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The Coal Paradox: We’re Damned If We Do, Damned If We Don’t

The true impact of coal is yet to reveal itself

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Continuing to burn coal for energy will lock in changes to the climate that could lead to catastrophe. If we stop burning coal it will reveal the true impacts of the climate crisis. This feels like a paradox. How can it be bad to continue to burn coal, but also bad to stop?

Coal is the dirtiest of fossil fuels. The Navajo Power Station in Arizona, due to close later in the year, emitted 135 million tonnes of carbon dioxide between 2010 and 2017. That’s the equivalent of 3.3 million cars per year. This is one of many coal power stations closing in the US. This is a welcome change.

Yet, coal has a dirty secret. When we burn coal CO2 isn’t the only substance released. Sulphur Dioxide is also emitted. Sulphur Dioxide has a peculiar effect in the atmosphere masking coals true impacts.

The coal paradox highlights the challenges we face if we are to prevent the worst impacts of a changing climate. The longer we continue to burn dirty fuels the harder the challenge becomes.

We’re damned if we burn coal

If coal is such a dirty fuel why do we continue to burn it? Simple. It’s cheap and abundant. For energy-hungry countries like China and India coal is the ideal fuel to meet growing energy demands. A report by the World Resources Institute in 2012 identified plans for 1200 coal power stations. Building them would be like adding another China — already the world’s largest emitter — to Earth.

This sets a dangerous precedent. In a time when we urgently need to reduce global emissions of CO2, doing the opposite will lock in dangerous levels of emissions for years to come. Making it almost certain we’ll fail to meet the Paris Agreement climate target of 1.5 C.

If we have any hope of dealing with the climate crisis we cant build these power stations. It’s that simple. Every coal power station built symbolises another nail in the coffin. And there’s plenty of nails.

We’re damned if we stop burning coal

On the flip side, stopping the burning of coal to meet energy demands will reveal coals dirty secret. Sulphur Dioxide released when burning coal results in a cooling effect. Hiding the true impacts coal has on the climate.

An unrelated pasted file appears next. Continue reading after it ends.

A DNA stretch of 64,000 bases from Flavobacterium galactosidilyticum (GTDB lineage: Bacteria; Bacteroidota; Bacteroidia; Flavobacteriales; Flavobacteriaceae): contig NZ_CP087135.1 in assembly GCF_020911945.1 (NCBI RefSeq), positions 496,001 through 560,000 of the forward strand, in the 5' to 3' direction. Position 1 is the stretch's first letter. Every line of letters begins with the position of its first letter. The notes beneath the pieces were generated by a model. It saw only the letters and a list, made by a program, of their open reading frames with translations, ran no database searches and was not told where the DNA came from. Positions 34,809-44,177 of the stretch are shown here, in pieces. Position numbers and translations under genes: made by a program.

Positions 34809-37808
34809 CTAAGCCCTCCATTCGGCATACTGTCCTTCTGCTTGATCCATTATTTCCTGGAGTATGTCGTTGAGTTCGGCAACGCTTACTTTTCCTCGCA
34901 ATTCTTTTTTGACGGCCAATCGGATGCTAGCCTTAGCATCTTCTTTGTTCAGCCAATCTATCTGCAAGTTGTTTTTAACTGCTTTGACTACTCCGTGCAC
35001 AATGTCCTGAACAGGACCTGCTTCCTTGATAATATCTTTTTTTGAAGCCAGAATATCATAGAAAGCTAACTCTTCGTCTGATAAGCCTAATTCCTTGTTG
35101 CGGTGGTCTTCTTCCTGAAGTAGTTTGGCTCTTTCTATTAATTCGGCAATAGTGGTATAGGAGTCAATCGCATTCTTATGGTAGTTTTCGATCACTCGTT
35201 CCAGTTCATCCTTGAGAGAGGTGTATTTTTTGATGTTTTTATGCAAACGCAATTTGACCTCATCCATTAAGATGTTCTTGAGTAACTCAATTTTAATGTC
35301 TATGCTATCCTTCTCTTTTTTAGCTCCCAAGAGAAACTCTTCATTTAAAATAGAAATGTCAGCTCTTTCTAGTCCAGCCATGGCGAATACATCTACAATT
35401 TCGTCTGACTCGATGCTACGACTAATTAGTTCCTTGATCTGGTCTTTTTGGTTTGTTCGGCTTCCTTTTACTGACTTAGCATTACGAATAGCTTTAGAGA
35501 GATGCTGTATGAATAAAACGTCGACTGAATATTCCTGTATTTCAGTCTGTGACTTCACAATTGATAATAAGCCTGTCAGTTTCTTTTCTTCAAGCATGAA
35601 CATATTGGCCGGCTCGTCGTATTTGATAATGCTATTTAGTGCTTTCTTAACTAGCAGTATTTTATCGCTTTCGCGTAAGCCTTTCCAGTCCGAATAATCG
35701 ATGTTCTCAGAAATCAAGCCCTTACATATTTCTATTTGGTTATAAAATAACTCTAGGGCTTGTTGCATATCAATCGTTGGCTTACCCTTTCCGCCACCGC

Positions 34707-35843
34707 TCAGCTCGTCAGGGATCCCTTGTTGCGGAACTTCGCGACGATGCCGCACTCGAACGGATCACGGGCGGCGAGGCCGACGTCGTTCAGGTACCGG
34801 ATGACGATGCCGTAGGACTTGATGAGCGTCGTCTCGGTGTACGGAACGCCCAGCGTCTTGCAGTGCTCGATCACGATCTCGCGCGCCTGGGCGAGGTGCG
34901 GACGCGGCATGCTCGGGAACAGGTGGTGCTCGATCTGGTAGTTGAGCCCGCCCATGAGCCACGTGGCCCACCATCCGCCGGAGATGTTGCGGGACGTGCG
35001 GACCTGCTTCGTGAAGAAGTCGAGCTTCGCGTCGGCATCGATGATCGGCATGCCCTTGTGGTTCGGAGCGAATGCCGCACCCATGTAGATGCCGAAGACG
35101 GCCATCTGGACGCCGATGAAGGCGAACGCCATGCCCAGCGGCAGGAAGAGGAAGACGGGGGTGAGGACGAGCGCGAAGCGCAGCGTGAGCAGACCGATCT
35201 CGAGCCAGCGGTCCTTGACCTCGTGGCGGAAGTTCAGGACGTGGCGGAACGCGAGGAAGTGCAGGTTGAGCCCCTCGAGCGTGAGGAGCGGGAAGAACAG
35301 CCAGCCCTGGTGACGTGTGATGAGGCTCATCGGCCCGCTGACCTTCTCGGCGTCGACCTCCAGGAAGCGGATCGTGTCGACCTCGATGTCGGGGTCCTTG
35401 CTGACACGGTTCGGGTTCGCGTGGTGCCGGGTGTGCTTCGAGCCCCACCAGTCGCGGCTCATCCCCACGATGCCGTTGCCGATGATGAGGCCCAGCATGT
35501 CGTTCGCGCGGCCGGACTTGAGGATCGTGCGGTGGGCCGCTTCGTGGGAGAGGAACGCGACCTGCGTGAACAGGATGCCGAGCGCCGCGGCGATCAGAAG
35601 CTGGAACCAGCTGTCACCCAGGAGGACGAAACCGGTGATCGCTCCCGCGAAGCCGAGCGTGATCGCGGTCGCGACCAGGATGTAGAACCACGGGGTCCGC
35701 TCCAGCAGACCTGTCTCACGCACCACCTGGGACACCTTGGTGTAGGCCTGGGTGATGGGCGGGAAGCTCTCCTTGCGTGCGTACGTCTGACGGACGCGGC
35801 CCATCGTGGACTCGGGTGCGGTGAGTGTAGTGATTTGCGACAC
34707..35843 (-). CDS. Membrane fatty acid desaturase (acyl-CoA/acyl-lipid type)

The eruption at Mount Pinatubo in 1991 was the second largest of the twentieth century

The effect happens naturally. The volcanic eruption at Mount Pinatubo in the Philippines in 1991 is an example of this phenomenon. When the volcano erupted it released 20 million tonnes of Sulphur Dioxide into the atmosphere. It works in the opposite way to greenhouse gases by reflecting some of the sun’s heat away from Earth. This effect lasted for two to three years after the eruption and resulted in the Earth’s climate cooling as a result.

Sulphur Dioxide released from coal power stations works in a similar way. Masking the true impacts of CO2 released by these power stations. When we burn coal we don’t feel the true effects.

As soon as we stop burning coal, we also stop releasing Sulphur Dioxide. While the CO2 remains the Sulphur Dioxide doesn’t. Revealing coals true impacts.

The closure of the last coal power station closing will be heralded around the world as a significant day. The tide will be turning on our path to a low carbon economy. But, that’s when the real impacts of what we’re doing will unravel.

Damage Limitation

We’re damned if we do, damned if we don’t. With the damage done, the question now is how much longer can we continue on our path of destruction? The longer we continue to burn coal, the less likely it will be for humanity to deal with the climate crisis.

This isn’t about stopping a changing climate. The climate is going to change. This is about damage limitation. By limiting the impacts we limit the crisis we’re hurtling towards. If we continue on our current path the problems will become overwhelming. We’ll be sucked into a maelstrom of impacts that will become impossible to deal with. We know what we need to do and yet we keep on hammering nails into the coffin.